From MPs fiddling their expenses and using our money to pay their kids for doing nothing, right down to employees stealing a stapler from the office cupboard, our capacity for dishonest and shady behaviour seems to know no bounds.
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A survey of 3,000 British workers by the Travelodge group showed that expense-fiddling and employee theft is rife throughout business, with the average worker bumping up his or her expenses by £204 a year. Some of the outrageous claims included a motorbike, personalised number plates for a BMW, £1000-worth of hair extensions, and the purchase of a pet hamster (called Barry) for the office.
Another survey of nearly 1500 people revealed that 78% of them admitted to stealing something from their place of work. Office stationery – often considered a legitimate perk -- was excluded from the poll, but the range of goods swiped from offices ranged from laptops and televisions to the boss's desk and even an office pet (could it have been Barry?). On average, people admitted to stealing goods worth £930 over their career, with some topping £5000.
Confidential personal data was also mentioned in the poll although its value was hard to calculate. But it's clear that with the general publicity over recent data breaches, data theft has a bright future. If they hadn't spotted it before, thieves now know that data can be worth a lot to the right people, and it's easy to copy, easier to shift than a desk, and doesn't need feeding like the office pet.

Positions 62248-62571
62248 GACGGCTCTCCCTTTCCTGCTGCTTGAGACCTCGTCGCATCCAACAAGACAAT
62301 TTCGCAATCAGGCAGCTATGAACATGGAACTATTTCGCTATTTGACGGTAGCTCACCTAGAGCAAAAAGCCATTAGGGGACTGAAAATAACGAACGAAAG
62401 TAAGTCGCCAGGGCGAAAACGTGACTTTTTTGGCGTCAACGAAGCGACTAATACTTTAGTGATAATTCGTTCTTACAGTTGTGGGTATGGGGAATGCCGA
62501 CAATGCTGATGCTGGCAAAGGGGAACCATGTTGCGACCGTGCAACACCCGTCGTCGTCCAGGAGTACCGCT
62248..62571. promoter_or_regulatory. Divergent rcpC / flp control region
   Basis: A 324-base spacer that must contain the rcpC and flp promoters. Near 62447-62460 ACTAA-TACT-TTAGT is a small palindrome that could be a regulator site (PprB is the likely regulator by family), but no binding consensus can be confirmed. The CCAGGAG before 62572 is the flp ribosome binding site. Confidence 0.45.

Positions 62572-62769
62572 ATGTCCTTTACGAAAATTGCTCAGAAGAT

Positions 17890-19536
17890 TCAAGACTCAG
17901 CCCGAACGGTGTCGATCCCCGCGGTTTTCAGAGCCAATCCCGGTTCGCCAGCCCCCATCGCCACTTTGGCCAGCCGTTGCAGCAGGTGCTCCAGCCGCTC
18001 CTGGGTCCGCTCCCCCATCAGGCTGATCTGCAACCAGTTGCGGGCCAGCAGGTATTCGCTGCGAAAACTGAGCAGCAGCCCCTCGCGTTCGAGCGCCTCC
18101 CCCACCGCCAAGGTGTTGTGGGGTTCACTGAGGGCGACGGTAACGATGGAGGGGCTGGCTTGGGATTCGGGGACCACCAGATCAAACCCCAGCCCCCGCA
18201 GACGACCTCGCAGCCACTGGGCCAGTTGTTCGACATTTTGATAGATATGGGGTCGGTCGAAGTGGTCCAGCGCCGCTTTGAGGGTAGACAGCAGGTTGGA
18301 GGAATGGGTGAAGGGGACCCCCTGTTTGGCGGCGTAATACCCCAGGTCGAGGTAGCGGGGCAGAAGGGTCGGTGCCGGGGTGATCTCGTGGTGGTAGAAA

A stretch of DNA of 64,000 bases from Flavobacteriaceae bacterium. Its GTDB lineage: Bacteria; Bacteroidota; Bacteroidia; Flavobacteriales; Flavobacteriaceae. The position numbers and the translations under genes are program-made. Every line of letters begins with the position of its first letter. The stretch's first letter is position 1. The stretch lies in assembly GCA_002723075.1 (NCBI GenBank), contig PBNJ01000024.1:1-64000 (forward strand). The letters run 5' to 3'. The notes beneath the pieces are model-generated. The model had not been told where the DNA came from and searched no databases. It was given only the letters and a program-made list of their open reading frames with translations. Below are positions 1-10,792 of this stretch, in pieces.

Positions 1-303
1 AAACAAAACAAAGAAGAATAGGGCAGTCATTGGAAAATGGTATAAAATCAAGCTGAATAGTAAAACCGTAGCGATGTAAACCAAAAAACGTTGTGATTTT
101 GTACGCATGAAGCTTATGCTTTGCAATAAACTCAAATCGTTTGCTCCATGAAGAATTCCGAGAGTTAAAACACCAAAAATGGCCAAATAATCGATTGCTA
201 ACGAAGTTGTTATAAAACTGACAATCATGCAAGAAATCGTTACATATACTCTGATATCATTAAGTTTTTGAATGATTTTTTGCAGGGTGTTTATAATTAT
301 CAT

The sponsor of the second survey, a private investigation company, suggested that CCTV camera security systems in offices are an effective way of preventing office pilfering, but could it be useful in preventing data theft?
Sarb Sembhi, an expert in data security and CCTV, said many offices already have CCTV camera security systems, and of course, CCTV has become a standard fixture in retail stores. But he reckons many companies give little thought to what they will do with the CCTV footage if they spot a crime.
"Many systems' quality is not good enough to be used as evidence in court, and couldn't definitely identify someone," he said. "You have to decide whether you are intending to use it to identify and prosecute people, or whether it's just to see who's hanging around in the offices at any time."
You also need to pay heed to the law too. Some retailers tried to cut down on shoplifting by installing CCTV in toilets, which breached human rights legislation, he said.
Worst still, some wireless CCTV security systems work on the same bandwidth as cordless phones and have no security whatsoever, which means outsiders can spy on what the cameras are doing. Other IP-based systems tend to be left with their factory settings for user ID and password, making them easy to penetrate as well.
Sembhi's advice is to call in the police to advise on what CCTV cameras to buy, how many to install, and where to place them. "CCTV will never be enough by itself, but if you use it as part of an overall security system, then it can be useful."
And it might let you know who pinched Barry.